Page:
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This studio draws attention to the political and social contexts within which public art is commissioned and encountered. It suggests that landscape architects should participate in the development of a critical language for the discussion of topics that the idea of public art involves. By implication, it asks also how site-specific art in public places connects with landscape architecture in the public realm. To regulate student work, the four classical elements of earth, air, fire and water (the “classical tetrad”) were invoked, and students were required to base their work in one of these elements, as a way to enter the world of phenomena (rather than through, say, ecological, horticultural or infrastructural frameworks). Additionally, students were asked to consider a site as an assemblage - a dynamic interactive set of physical and non-physical systems, in which they should intervene on the basis of their interpretation of the classical element assigned to them. Finally, the studio used the generative capacity of landscape operations to develop designs for the sites that they discovered through GIS processing. When students use operations to develop design outcomes, they are not designing toward specific or even general objectives. They simply explore the range of landscape conditions that are made possible by manipulating topographies, hydrologies and ecologies through, for instance, the operations of excavation, or dispersal, or aeration. They do what the process suggests that they do, but with careful attention to the articulation of the novel conditions it provokes. This means that design outcomes may be quite surprising, even challenging; often outside the realm of civic administrators’ expectations of landscape architectural intervention. The studio critiqued the assumption that urban public space should always provide amenity, especially if it is drawing attention to problematic conditions of social existence. Perhaps the real objective of the studio was to demonstrate that public space can be the site both of social discourse (where community issues are played out rather than civic ideals are enacted) and of considered landscape-driven urban provocations. The first set of interventions occurred on a small piece of open space on the corner of Vernon Ave and Pennsylvania Ave. Concrete panels lining the sides of the River des Peres were repositioned. This changed the flow of water through the channel causing differential erosion along the riverbank. A weir was then inserted under the road bridge that severely restricted the water flow, and the resulting inundation of the surrounding area catalyzed the development of rich ecological conditions. Flynn Park was the site of the second intervention that took the form of engraving the surface of the earth (ie digging long shallow trenches) in a pattern derived from an examination of the muscular contractions of an earthworm’s body (peristalsis). A study of earthworm distribution over the site guided the engraving process which occurred outside the drip-lines of existing trees. The operation had the effect of re-distributing the earthworm population in a way that changed with the seasonal temperatures. Over time the trenches would either disappear or become deeper, depending on their gradient and the water directed through them.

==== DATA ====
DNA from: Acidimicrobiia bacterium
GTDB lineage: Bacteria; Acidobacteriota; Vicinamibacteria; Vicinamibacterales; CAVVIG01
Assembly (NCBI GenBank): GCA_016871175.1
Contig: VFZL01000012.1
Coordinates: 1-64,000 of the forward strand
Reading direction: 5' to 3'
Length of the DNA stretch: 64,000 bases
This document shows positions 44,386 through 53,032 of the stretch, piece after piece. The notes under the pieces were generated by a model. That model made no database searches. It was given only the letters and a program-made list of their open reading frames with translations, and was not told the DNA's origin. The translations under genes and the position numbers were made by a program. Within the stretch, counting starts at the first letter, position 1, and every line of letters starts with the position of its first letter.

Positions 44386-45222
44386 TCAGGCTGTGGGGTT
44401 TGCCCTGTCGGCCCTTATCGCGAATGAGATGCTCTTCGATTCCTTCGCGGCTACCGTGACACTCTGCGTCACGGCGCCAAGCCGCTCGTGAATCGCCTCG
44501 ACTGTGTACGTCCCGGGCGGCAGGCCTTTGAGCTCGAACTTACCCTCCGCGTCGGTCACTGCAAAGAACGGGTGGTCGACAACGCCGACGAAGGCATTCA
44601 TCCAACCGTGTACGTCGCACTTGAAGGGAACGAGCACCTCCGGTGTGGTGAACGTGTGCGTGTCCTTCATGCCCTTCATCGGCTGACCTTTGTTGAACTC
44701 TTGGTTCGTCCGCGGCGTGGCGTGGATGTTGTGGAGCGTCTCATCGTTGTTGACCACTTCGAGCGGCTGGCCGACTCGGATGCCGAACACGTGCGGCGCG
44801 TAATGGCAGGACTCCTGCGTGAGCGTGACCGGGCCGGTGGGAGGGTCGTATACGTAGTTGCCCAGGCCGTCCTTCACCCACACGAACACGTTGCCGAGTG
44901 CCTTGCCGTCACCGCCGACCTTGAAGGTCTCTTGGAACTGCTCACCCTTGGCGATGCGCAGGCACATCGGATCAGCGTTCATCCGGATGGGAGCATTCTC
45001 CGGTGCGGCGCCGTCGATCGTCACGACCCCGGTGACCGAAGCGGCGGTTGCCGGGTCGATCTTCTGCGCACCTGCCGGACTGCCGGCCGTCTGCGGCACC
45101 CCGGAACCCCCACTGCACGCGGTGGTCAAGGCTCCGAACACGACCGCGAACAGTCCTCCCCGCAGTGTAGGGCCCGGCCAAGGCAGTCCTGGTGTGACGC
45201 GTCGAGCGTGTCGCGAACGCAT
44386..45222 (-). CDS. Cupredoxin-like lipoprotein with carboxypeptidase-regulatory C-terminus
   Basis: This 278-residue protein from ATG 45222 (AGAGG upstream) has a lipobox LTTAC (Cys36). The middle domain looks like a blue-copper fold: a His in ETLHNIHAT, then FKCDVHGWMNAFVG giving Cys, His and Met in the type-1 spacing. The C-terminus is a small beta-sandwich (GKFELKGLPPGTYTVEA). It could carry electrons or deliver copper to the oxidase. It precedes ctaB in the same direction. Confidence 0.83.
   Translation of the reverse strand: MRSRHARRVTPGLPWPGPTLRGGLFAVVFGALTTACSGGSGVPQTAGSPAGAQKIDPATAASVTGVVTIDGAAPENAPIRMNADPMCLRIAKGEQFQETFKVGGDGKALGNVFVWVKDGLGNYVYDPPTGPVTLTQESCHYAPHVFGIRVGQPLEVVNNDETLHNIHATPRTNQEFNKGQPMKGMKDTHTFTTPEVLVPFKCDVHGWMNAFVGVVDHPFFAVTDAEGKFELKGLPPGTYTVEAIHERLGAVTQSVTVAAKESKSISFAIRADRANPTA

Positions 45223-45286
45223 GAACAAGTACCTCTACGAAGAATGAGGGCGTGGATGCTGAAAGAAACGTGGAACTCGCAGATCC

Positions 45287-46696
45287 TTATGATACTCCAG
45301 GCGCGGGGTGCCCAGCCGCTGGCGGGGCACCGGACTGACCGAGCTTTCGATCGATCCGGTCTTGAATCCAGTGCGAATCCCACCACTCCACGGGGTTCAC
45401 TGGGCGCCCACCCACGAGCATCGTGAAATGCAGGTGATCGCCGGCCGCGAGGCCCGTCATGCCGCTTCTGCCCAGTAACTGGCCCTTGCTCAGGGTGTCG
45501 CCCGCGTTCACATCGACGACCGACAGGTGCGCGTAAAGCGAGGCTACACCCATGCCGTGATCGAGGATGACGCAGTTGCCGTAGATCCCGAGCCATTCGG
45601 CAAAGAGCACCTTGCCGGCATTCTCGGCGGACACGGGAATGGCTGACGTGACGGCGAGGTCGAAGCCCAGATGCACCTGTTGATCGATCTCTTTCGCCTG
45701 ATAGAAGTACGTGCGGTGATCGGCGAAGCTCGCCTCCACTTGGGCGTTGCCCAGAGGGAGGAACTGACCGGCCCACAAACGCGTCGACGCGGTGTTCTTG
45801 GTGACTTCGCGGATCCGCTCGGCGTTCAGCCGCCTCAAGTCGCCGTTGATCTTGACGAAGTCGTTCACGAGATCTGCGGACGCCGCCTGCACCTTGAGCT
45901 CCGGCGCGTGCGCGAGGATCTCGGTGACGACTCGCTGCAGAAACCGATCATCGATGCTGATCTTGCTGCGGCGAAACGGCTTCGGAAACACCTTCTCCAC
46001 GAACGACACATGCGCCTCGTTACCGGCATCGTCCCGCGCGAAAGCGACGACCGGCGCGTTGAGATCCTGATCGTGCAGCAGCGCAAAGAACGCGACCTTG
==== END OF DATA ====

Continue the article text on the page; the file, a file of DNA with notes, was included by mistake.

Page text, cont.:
Washington University in St. Louis
Architecture | Urban Studies and Planning
Guo, Rui, "River Des Peres and Flynn Park" (2015). 2015 Spring Art, Ecology, and Community in University City. 1.